Washington Post’s “Russian hacking” fake news story falls apart

TL;DR Summary

  • Washington Post writers Juliet Eilperin and Adam Entous publish a news story titled “Russian hackers penetrated U.S. electricity grid through a utility in Vermont“.
  • This story is shared widely on social media, in part from social media promotion by Washington Post staff, and is quickly re-printed and re-published nationwide relying on the fear created by the headline.
  • The headline is false and ultimately the entire story is shown to be false.
  • The Washington Post silently rewrote the headline and added an “Editor’s note” at the bottom (later moved to the top). The Editor’s note itself left out critical information.
  • The electric utility involved, Burlington Electric, issued a statement condemning the false and untrue statements made: “Media reports stating that Burlington Electric was hacked or that the electric grid was breached are false.”
  • What actually occurred was a lap top connected to an IP address which is thought to be connected with malware but which is also used for other applications.  The electric grid was not hacked. There was no evidence that this involved anyone from Russia. A statement from Burlington Electric states  there was no malware on the laptop computer.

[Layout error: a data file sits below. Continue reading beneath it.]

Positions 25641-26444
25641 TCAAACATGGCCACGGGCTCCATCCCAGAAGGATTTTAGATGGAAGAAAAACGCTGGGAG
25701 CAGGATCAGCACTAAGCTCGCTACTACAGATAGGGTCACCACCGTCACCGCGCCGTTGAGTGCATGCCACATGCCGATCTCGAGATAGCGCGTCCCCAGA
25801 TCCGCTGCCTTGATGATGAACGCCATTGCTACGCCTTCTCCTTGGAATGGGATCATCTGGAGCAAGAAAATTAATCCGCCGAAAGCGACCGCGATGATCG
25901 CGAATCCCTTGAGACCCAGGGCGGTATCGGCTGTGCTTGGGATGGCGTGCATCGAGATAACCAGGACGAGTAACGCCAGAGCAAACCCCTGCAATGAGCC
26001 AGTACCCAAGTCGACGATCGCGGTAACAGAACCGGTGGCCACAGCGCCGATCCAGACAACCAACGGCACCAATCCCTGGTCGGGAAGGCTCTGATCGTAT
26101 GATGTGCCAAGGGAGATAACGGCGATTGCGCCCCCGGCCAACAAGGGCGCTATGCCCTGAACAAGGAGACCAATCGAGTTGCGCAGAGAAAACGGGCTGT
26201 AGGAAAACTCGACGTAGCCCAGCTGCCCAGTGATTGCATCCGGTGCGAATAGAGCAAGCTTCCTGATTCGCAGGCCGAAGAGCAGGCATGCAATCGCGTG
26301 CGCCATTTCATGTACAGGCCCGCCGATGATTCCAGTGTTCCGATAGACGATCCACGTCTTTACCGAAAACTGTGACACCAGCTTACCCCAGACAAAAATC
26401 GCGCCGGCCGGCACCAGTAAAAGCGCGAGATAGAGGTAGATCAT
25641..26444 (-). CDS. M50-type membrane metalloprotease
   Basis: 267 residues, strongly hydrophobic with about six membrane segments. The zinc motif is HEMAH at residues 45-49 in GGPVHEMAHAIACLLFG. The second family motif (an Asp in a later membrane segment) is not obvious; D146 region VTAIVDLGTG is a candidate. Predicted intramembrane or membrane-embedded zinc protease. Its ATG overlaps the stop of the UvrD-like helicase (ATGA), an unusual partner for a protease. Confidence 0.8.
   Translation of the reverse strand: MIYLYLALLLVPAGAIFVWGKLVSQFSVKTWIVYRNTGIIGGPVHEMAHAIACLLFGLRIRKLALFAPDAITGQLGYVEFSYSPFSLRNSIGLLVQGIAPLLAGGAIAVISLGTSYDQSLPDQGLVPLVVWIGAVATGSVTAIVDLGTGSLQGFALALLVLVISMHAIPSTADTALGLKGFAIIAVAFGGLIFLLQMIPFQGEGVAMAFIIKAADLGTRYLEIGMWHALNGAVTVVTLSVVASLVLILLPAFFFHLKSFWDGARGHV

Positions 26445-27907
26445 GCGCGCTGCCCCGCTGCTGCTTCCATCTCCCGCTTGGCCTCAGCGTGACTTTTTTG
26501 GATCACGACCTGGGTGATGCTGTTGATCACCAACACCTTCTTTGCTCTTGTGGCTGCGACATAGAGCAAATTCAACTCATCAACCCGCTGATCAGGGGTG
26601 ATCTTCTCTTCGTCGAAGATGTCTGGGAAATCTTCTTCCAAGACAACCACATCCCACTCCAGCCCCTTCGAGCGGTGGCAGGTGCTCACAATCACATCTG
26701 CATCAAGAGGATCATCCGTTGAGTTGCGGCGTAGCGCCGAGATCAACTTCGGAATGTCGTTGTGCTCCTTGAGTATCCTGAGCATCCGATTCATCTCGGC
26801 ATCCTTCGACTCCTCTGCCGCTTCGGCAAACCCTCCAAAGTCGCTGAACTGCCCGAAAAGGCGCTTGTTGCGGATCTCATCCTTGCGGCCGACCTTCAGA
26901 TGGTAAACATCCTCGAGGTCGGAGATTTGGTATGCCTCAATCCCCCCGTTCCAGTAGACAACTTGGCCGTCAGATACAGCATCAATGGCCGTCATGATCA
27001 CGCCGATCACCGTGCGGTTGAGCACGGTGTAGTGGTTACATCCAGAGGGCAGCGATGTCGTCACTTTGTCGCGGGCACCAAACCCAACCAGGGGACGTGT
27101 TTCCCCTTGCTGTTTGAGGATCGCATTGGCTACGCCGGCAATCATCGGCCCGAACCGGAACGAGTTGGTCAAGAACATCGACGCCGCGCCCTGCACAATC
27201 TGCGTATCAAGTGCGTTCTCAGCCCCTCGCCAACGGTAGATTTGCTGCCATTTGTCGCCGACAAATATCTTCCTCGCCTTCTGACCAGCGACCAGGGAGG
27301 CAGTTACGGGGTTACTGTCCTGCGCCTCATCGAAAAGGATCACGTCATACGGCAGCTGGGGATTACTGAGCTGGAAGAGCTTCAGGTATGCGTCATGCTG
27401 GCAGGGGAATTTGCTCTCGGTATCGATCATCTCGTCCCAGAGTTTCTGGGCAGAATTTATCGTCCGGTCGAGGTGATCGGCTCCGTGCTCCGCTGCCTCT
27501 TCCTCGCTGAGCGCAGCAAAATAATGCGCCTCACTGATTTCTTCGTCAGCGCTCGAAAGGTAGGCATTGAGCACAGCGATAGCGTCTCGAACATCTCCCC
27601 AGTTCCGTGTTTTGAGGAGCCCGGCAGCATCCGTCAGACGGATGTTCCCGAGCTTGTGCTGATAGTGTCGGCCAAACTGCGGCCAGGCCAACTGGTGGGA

• Update: The Washington Post has effectively retracted the original story: “Russian government hackers do not appear to have targeted Vermont utility, say people close to investigation
  • Update: Cnet tech news all but says the story was false or fake.
  • Update: Snopes says the story is mostly false.
  • Research shows most people only read the headline and viral stories on social media live on forever, even when wrong.
  • Update: Part of the reason this story was readily accepted by the masses is likely the mistaken view that all communications is connected to the Internet. Utility grid systems do have security vulnerabilities (notably SCADA and PLCs) but utilities run their own private networks, independent of the Internet. That means separate fiber cables and private microwave links. This is also known as an “air gap” – there is not a physical connection between the grid networks and the public Internet.That does not mean they are immune from malware attacks. Notably the U.S. itself attacked systems in Iran by delivering the malware on a USB thumbdrive, which someone plugged into a computer on the secure side of the “air gap”.